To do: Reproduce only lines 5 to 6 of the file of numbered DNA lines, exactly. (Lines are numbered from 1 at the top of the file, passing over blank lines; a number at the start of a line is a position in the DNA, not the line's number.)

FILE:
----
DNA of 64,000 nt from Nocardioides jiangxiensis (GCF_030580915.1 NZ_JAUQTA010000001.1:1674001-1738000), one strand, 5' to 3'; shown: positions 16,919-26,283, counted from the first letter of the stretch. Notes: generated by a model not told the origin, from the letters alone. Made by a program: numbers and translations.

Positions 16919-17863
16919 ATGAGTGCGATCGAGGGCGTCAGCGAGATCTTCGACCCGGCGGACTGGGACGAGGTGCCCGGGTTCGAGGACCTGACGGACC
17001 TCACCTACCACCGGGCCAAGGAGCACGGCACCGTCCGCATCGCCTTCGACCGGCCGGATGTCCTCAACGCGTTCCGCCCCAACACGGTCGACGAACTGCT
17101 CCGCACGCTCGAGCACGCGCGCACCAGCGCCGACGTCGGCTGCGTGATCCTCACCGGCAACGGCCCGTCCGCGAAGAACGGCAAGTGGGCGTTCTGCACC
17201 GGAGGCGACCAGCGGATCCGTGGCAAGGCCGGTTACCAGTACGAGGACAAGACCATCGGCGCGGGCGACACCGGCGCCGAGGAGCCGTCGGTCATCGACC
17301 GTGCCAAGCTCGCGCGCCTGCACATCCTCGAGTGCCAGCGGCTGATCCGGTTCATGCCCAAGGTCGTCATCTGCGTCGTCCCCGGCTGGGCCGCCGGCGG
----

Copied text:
17101 CCGCACGCTCGAGCACGCGCGCACCAGCGCCGACGTCGGCTGCGTGATCCTCACCGGCAACGGCCCGTCCGCGAAGAACGGCAAGTGGGCGTTCTGCACC
17201 GGAGGCGACCAGCGGATCCGTGGCAAGGCCGGTTACCAGTACGAGGACAAGACCATCGGCGCGGGCGACACCGGCGCCGAGGAGCCGTCGGTCATCGACC